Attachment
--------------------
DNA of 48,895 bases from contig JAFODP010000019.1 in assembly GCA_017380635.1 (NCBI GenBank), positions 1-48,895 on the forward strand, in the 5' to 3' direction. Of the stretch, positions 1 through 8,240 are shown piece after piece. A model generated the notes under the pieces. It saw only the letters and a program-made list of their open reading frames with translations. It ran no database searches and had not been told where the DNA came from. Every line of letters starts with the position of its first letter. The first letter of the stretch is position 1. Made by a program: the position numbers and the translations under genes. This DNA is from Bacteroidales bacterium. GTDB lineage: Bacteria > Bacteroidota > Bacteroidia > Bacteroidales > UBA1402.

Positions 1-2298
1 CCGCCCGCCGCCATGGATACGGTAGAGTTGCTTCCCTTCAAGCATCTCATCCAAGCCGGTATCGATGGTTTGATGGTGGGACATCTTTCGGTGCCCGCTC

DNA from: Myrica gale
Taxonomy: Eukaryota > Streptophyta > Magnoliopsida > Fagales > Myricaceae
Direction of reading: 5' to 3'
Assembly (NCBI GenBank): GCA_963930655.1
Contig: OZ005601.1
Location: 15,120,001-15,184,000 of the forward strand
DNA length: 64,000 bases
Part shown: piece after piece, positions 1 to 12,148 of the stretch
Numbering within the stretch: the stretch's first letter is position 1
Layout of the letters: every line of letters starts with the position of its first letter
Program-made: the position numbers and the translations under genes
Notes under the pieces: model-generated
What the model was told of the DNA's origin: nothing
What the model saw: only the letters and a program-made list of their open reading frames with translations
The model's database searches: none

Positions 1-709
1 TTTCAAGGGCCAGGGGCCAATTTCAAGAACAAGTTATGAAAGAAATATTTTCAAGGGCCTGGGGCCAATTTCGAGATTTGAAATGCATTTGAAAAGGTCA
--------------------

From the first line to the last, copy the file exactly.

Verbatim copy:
DNA of 48,895 bases from contig JAFODP010000019.1 in assembly GCA_017380635.1 (NCBI GenBank), positions 1-48,895 on the forward strand, in the 5' to 3' direction. Of the stretch, positions 1 through 8,240 are shown piece after piece. A model generated the notes under the pieces. It saw only the letters and a program-made list of their open reading frames with translations. It ran no database searches and had not been told where the DNA came from. Every line of letters starts with the position of its first letter. The first letter of the stretch is position 1. Made by a program: the position numbers and the translations under genes. This DNA is from Bacteroidales bacterium. GTDB lineage: Bacteria > Bacteroidota > Bacteroidia > Bacteroidales > UBA1402.

Positions 1-2298
1 CCGCCCGCCGCCATGGATACGGTAGAGTTGCTTCCCTTCAAGCATCTCATCCAAGCCGGTATCGATGGTTTGATGGTGGGACATCTTTCGGTGCCCGCTC

DNA from: Myrica gale
Taxonomy: Eukaryota > Streptophyta > Magnoliopsida > Fagales > Myricaceae
Direction of reading: 5' to 3'
Assembly (NCBI GenBank): GCA_963930655.1
Contig: OZ005601.1
Location: 15,120,001-15,184,000 of the forward strand
DNA length: 64,000 bases
Part shown: piece after piece, positions 1 to 12,148 of the stretch
Numbering within the stretch: the stretch's first letter is position 1
Layout of the letters: every line of letters starts with the position of its first letter
Program-made: the position numbers and the translations under genes
Notes under the pieces: model-generated
What the model was told of the DNA's origin: nothing
What the model saw: only the letters and a program-made list of their open reading frames with translations
The model's database searches: none

Positions 1-709
1 TTTCAAGGGCCAGGGGCCAATTTCAAGAACAAGTTATGAAAGAAATATTTTCAAGGGCCTGGGGCCAATTTCGAGATTTGAAATGCATTTGAAAAGGTCA